Benediction sign (or Benediction posture) is a clinical sign of ulnar neuropathy of the hand. It results in the functional impairment of the intrinsic muscles of the hand that act on the metacarpophalangeal and interphalangeal joints. The intrinsic muscles that will be affected are the interossei and lumbrical muscles. The interossei muscles normally adduct and abduct the second, third, and fourth fingers, whereas the lumbricals flex the metacarpophalangeal joints and extend the proximal and distal interphalangeal joints. As a result of ulnar neuropathy, these intrinsic muscles will lose their function, producing the Benediction sign (as seen in the image present at the end of the article).
This sign has also been referred to by other names in literature, such as the Preacher’s hand and “main-en-griffe.” The papal benediction sign was first recognized in the historical artwork of Saint Peter, who presumably suffered from ulnar neuropathy. After him, other popes imitated his hand gesture in preaching.
Issues of Concern
Although the benediction sign has existed in historical images dating back to the second and third centuries, the exact neurological cause of this pathology has been under debate. Some clinicians and anatomists have attributed this clinical sign with median neuropathy, while others have favored ulnar neuropathy as its etiology. However, the final hand postures, in either case, are almost similar, as discussed below.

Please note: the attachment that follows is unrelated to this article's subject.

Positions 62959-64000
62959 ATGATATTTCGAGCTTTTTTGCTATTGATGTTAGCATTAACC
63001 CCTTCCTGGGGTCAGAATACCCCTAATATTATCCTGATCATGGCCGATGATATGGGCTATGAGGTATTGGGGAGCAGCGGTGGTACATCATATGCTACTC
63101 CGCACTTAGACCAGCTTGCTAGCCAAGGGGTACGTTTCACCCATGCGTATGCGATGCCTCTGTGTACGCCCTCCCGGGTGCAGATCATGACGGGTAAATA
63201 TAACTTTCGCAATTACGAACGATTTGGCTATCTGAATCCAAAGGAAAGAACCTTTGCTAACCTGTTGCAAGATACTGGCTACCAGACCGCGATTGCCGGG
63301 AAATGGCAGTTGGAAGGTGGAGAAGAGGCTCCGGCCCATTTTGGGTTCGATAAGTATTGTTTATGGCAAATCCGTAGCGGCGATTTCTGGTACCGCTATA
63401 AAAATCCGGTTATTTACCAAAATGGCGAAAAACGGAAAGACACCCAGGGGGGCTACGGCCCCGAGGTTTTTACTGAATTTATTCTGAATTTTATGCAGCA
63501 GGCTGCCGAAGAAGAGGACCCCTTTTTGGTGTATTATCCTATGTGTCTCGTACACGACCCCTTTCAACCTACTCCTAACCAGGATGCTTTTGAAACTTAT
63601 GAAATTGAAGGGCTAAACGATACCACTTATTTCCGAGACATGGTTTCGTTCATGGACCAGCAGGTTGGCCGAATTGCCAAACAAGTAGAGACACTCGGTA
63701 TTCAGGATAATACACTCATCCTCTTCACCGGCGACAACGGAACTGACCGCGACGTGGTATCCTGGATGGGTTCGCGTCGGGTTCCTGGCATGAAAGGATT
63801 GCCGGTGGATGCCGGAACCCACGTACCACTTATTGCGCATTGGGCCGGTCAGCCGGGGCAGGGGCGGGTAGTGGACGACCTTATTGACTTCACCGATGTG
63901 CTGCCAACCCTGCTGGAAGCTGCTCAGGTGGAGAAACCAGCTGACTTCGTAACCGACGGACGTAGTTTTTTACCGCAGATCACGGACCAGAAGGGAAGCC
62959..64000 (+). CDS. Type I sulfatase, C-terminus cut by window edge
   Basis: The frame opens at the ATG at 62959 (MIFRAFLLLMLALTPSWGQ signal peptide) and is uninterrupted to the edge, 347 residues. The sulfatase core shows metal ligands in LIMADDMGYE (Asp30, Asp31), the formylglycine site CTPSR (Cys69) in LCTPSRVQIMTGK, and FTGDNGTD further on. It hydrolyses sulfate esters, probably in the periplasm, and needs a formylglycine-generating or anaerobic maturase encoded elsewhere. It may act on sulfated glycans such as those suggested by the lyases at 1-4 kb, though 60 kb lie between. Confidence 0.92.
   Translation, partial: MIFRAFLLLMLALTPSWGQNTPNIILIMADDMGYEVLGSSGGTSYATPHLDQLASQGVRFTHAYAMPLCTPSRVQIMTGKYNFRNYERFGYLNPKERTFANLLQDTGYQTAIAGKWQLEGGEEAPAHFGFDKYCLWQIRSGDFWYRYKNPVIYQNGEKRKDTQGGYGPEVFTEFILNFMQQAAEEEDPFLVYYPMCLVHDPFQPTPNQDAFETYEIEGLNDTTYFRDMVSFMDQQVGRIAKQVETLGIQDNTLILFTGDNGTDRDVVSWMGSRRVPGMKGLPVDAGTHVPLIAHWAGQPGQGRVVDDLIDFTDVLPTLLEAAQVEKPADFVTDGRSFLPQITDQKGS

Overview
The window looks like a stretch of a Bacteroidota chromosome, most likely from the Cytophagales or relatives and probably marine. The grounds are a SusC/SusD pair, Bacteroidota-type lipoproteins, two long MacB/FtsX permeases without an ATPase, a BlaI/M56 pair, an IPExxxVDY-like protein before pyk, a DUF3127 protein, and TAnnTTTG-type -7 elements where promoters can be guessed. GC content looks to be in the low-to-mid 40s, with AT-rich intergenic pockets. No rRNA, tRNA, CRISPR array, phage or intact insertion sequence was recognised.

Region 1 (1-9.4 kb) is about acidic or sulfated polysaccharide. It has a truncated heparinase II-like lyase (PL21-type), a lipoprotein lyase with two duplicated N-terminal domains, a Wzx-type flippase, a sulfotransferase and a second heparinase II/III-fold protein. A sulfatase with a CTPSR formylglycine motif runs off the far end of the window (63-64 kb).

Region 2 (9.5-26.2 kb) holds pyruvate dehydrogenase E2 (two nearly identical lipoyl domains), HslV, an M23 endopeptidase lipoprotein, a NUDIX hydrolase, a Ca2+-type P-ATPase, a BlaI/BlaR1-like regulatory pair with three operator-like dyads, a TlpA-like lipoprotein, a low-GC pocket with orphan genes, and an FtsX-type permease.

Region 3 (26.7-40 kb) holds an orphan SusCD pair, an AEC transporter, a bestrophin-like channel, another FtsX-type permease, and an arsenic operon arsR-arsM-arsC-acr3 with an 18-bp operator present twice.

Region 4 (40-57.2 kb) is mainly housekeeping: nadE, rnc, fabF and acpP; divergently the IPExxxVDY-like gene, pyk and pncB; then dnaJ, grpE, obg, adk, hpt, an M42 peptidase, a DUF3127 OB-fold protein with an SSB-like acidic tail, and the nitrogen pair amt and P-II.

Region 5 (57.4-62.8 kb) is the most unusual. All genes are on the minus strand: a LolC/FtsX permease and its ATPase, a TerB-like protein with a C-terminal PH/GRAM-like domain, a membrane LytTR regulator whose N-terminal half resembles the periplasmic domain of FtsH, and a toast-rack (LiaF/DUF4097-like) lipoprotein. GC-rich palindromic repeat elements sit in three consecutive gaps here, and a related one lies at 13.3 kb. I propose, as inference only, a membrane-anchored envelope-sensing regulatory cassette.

Anatomically, the median nerve arises from the lateral and medial cords of the brachial plexus that originate from the nerve roots C5-T1. The median nerve does not have a branch in the arm. In the forearm, the median nerve mainly supplies to flexors of the forearm and the wrist. In hand, the median nerve supplies the lateral two lumbrical muscles supplying the second and third fingers and the thenar muscles. Lumbricals flex the metacarpophalangeal joints and extend the proximal and distal interphalangeal joints. The median nerve normally flexes the wrist, proximal interphalangeal joints, as well as the metacarpophalangeal and distal interphalangeal joints of the index and middle finger. Therefore, a lesion of the median nerve will affect the flexors of the second and third fingers resulting in the benediction sign when trying to make a fist. It is worth noting that the medial two lumbrical muscles supplied by the ulnar nerve will be normal. Therefore, when making a fist in these patients, the metacarpophalangeal joints of the fourth and fifth fingers will be flexed.
The ulnar nerve is derived from the medial cord of the brachial plexus, incorporating nerve roots C8-T1. When it reaches the forearm, it gives rise to motor branches that innervate the flexor carpi ulnaris and the medial half of flexor digitorum profundus. In the hand, the ulnar nerve innervates medial two lumbricals supplying the fourth and fifth fingers, the interossei muscles, and the hypothenar muscles. When relating the injury to the ulnar nerve, the benediction sign would present if a person tries to open their hand and extend the fingers. Due to the loss of function of the medial two lumbricals, the metacarpophalangeal joints of the fourth and fifth fingers will be in extension, while the interphalangeal joints will be in flexion.